Capital Budgeting and Planning Promoting Efficiency in Co-ops and Condos

Like most companies, co-ops and condos have two important, yet distinct budgets which allow boards and owners to manage the day-to-day and long-term financial requirements of their buildings. The operating budget includes recurring expenses such as salaries, taxes, utilities, insurance and maintenance items. The previous year’s expenses are generally a good indicator for the next year’s budget.

Capital budgets are the long-term budgets that improve building conditions. Capital budget items require a different kind of planning because the expenditures are infrequent and unfamiliar. Capital budgets allow more latitude and evaluation: You have to heat your building (operating expense), but you don’t have to replace the roof (capital expenditure) next year.

Though both budgets support the goals of the building owners by providing comfort and utility to residents, capital budgets allow a well-run co-op or condo to anticipate the needs of residents while balancing them against financial considerations. And, unlike operating budgets, capital expenditures frequently improve the value of an asset.

Capital budgets should span four to six years. Longer term budgets are unlikely to be reasonably accurate. No budget will be perfectly accurate (budgets within 15 percent of actual cost are acceptable), but it will help the board prioritize and build financial reserves (or plan borrowing) for major expenditures. Capital budgets should be reviewed and updated annually.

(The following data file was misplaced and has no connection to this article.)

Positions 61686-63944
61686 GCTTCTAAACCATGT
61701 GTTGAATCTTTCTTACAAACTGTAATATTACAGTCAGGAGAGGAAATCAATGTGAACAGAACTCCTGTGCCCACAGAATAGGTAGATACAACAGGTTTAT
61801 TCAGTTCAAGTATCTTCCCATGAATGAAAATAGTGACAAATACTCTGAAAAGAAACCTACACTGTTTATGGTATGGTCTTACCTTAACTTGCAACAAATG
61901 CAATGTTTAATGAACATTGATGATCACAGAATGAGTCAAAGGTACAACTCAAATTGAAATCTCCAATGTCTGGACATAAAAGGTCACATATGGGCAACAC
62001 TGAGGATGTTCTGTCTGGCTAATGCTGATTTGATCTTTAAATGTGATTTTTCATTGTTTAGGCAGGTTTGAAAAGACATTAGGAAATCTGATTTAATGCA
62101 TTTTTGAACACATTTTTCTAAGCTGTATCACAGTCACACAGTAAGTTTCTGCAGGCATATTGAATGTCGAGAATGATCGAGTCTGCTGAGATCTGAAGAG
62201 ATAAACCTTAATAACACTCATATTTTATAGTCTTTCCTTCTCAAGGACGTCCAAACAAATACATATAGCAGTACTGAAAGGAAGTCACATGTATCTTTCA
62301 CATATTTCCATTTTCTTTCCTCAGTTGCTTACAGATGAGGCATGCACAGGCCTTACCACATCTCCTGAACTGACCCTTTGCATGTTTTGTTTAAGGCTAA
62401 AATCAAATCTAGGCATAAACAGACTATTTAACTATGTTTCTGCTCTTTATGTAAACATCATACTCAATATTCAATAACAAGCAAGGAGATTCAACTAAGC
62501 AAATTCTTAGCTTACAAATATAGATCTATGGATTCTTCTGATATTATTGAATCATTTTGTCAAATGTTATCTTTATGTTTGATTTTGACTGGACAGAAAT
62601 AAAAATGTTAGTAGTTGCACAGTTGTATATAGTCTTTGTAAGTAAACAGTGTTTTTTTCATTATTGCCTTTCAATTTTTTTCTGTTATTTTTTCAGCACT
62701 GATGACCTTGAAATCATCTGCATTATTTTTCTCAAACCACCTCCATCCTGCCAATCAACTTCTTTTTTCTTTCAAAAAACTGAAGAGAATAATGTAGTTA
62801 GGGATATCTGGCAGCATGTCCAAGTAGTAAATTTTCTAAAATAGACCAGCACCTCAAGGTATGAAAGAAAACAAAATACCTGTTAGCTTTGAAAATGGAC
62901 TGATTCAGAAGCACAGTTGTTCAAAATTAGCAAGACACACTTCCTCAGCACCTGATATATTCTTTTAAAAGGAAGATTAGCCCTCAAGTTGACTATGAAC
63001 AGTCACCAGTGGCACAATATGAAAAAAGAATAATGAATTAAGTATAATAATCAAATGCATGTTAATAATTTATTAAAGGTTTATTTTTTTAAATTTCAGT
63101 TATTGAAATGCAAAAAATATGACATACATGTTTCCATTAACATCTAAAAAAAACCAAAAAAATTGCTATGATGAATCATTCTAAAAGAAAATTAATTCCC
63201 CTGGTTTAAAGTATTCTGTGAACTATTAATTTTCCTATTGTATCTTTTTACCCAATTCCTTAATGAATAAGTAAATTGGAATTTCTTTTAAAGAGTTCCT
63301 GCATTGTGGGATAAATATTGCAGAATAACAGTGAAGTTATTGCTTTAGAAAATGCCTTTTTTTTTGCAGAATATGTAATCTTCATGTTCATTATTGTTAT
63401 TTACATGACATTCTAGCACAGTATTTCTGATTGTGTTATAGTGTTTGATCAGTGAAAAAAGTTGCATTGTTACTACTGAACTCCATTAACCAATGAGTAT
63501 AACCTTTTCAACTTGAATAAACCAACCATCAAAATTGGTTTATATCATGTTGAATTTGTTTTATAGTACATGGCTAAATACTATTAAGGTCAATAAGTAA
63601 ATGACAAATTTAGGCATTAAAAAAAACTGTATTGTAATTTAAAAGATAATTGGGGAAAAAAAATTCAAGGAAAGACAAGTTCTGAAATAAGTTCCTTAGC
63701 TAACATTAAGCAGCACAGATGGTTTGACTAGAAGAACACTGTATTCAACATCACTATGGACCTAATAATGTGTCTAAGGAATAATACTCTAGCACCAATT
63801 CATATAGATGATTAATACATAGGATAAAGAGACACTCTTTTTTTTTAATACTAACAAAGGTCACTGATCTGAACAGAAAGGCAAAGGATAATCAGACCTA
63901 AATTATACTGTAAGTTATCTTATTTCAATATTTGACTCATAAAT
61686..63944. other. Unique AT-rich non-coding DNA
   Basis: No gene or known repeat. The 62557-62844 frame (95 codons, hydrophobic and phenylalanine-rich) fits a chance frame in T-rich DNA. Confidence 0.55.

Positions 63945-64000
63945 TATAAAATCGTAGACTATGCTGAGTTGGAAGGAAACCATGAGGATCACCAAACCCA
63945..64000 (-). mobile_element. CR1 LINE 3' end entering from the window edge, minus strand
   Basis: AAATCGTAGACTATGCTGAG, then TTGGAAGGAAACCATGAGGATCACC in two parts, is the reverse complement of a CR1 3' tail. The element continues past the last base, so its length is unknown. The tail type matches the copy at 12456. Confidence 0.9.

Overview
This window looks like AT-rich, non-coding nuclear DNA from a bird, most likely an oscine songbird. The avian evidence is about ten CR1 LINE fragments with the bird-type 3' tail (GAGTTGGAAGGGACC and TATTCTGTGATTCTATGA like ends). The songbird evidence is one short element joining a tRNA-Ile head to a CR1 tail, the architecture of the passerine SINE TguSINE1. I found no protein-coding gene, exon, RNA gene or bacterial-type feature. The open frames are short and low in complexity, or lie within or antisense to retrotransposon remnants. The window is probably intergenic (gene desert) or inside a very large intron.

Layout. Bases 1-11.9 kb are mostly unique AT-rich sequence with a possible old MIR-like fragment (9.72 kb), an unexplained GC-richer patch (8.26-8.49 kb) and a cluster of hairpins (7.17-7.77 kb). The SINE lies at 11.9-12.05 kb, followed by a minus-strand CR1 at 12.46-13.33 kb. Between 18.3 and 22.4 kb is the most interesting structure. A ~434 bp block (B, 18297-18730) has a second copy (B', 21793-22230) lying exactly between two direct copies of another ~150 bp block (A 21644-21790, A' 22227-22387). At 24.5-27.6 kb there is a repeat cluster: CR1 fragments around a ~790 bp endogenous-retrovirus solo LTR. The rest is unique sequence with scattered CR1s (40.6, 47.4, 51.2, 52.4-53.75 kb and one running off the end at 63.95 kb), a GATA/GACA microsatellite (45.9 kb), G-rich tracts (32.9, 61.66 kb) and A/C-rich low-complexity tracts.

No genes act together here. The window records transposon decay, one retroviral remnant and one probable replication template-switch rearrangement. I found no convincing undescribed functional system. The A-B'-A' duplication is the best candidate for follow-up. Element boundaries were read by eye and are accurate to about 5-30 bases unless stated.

The priorities in the capital budget are ranked by making an existing conditions assessment or building survey. An architect or engineer can conduct a comprehensive building survey and make a capital budget. The survey will usually include an evaluation of building envelope (façade, roof, windows), mechanical systems (heating and plumbing), electrical distribution, and interior common spaces A good survey will also include an objective evaluation of input from residents, building staff, building management, vendors that provide building maintenance and possibly other specialist design professionals (architects or engineers). It is important that a single, complete report be prepared that sets priorities and lays out the reasoning behind the prioritization. The detail of the survey will vary dramatically depending on the size, complexity and usage requirements of the building.


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